When a new chef moved into the kitchens at Gold Cash Gold this fall, the restaurant was quick to allay concerns that its headlining dish, the pickle brined fried chicken, might be going away. An early hit at the Corktown eatery, the pickle brined fried chicken with its subtly tart meat and crunchy exterior quickly became a mainstay on the restaurant’s brunch and dinner menus.
Fast forward to December and chef Brendon Edwards (formerly of Standby) is finally settling into his new role and putting a fresh spin on the dish that helped define the Southen-style, farm-to-table restaurant. Edward’s hasn’t entirely done away with the chicken but rather adjusted its recipe for smoother, more consistent service. In the past, Edwards explained to Eater during a recent preview, the chicken would occasionally arrive raw to the table (a common issue faced by all major restaurants); Edwards improves on the method by poaching the poultry sous vide in butter, before it ever hits the oil.
The meat comes out tender and flavorful as ever with that same crisp coating, although less oily than the original recipe. Rather than white gravy, it now comes with braised green beans at dinner and can be had two ways at brunch: in a biscuit sandwich or over buckwheat waffles.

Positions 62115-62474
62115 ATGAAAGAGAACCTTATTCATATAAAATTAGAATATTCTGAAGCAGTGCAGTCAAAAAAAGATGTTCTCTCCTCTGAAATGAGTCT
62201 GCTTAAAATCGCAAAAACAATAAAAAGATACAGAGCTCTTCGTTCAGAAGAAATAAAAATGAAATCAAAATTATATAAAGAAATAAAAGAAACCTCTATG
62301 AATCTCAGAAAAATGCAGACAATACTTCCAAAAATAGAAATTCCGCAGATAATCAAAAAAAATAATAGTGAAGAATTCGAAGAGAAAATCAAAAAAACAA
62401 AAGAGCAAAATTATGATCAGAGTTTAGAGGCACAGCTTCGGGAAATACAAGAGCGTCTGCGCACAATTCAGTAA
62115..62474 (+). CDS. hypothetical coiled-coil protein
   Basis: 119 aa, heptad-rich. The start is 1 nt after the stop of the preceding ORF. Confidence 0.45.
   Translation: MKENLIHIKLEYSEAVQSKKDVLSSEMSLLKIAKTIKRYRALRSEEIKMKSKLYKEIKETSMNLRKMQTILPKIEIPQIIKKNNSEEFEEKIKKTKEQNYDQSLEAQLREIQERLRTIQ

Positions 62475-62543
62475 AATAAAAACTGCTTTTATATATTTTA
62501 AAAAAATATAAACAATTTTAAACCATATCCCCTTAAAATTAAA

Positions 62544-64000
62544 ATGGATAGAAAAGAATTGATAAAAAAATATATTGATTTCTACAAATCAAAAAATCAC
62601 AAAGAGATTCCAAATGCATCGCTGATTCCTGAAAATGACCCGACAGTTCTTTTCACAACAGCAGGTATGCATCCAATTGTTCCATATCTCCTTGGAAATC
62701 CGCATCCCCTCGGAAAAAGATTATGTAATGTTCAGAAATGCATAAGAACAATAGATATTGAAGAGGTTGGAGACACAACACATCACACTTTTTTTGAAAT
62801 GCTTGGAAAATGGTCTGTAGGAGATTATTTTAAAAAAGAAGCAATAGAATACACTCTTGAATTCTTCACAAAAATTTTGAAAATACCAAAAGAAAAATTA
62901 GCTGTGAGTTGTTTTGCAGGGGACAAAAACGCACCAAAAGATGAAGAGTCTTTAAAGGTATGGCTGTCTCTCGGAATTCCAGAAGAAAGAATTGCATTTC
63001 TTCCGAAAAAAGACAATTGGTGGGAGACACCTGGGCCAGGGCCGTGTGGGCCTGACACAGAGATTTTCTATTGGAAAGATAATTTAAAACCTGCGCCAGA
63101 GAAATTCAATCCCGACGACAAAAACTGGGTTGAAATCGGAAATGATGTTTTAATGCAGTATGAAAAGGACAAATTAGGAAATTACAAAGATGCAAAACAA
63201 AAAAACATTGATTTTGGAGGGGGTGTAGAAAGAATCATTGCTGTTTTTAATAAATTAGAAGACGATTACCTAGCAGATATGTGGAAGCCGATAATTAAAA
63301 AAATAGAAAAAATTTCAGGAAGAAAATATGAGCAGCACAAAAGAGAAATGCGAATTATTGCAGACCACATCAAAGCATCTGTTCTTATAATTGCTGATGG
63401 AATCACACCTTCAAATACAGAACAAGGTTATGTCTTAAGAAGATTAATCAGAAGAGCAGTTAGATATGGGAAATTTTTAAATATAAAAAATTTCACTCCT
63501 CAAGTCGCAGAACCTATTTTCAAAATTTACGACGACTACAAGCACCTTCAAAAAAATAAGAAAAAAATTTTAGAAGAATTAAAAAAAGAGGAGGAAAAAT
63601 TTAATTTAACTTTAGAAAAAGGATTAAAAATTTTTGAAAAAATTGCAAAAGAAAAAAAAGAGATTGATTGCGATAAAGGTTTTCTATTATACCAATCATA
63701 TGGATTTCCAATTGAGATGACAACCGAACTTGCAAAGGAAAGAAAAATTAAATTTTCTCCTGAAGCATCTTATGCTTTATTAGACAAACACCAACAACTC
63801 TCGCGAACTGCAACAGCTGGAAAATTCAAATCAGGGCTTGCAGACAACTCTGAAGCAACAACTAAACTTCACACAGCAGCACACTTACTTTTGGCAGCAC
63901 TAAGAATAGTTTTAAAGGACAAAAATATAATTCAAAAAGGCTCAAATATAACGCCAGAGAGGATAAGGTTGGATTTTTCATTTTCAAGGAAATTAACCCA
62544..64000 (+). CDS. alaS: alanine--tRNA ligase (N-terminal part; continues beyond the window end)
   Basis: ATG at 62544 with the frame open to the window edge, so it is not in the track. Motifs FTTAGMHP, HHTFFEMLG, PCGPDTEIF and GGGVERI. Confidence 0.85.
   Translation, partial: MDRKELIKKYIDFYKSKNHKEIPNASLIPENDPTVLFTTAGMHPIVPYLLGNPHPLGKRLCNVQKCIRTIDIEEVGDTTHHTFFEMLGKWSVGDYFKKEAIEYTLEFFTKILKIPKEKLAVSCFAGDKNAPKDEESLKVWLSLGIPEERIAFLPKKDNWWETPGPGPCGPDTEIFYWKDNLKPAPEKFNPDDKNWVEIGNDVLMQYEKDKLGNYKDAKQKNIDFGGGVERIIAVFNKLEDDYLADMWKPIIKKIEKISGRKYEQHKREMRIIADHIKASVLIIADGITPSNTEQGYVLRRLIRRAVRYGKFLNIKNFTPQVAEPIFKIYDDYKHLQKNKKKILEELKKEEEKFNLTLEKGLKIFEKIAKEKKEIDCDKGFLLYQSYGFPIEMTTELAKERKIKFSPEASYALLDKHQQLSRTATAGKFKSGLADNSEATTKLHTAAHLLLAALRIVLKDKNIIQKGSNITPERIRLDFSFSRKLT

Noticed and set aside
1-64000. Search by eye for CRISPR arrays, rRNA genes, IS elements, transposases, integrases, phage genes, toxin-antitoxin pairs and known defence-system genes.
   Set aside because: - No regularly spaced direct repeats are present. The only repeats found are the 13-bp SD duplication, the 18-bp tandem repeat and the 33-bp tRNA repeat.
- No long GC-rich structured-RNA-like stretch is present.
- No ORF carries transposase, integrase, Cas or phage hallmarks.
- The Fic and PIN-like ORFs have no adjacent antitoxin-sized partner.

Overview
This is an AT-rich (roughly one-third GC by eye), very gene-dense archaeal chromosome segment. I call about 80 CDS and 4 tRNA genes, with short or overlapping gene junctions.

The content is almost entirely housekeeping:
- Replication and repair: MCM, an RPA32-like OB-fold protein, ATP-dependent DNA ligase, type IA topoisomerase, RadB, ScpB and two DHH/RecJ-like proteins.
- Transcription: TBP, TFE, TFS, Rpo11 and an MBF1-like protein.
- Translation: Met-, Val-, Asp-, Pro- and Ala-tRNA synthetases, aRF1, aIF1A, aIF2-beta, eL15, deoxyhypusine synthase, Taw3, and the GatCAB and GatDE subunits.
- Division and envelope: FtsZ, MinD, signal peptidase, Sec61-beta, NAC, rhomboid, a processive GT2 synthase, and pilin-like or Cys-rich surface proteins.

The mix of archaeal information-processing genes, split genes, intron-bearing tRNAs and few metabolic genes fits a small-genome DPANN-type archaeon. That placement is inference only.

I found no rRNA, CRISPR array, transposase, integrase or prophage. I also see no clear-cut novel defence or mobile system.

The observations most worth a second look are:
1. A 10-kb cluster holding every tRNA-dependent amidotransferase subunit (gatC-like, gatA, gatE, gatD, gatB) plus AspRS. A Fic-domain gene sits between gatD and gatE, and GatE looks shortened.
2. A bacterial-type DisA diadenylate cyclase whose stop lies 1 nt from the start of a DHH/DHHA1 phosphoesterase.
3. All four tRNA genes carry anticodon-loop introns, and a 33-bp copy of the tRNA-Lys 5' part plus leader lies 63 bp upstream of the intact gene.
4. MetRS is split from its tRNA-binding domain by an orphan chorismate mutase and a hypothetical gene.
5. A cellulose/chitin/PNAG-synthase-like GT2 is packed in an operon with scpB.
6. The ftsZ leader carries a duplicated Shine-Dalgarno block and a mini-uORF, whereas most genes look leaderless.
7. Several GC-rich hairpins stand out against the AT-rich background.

Edward’s approach can be seen all over the new menu with dishes like Creole-inspired dirty rice shaped into a rounded “cake” (a nod to the chef’s fondness for Asian flavors and techniques) and the Golden Potatoes (a mixture of yellow gold potatoes, sweet potatoes, and plantains cooked crisply and topped with queso fresco, Peruvian chili, and cilantro). A pan fried skate is the chef’s take on Southern-style catfish, though the fish in this dish avoids the earthy flavors of catfish. The creamy buttermilk fried scallops are particularly tasty. Edwards says he plans to rotate dishes on a regular basis to keep things fresh. Scope out the new menu below:
Clarification, 12/23/16, 2:22 p.m.: The wording of this article has been updated with a note regarding the reference to raw chicken. Undercooked chicken is a common issue faced both by restaurants and home cooks. By preparing dishes sous vide, chefs have slightly more control temperatures and doneness resulting in more consistency.
• All Gold Cash Gold Coverage [ED]
• All Menu Porn Coverage [ED]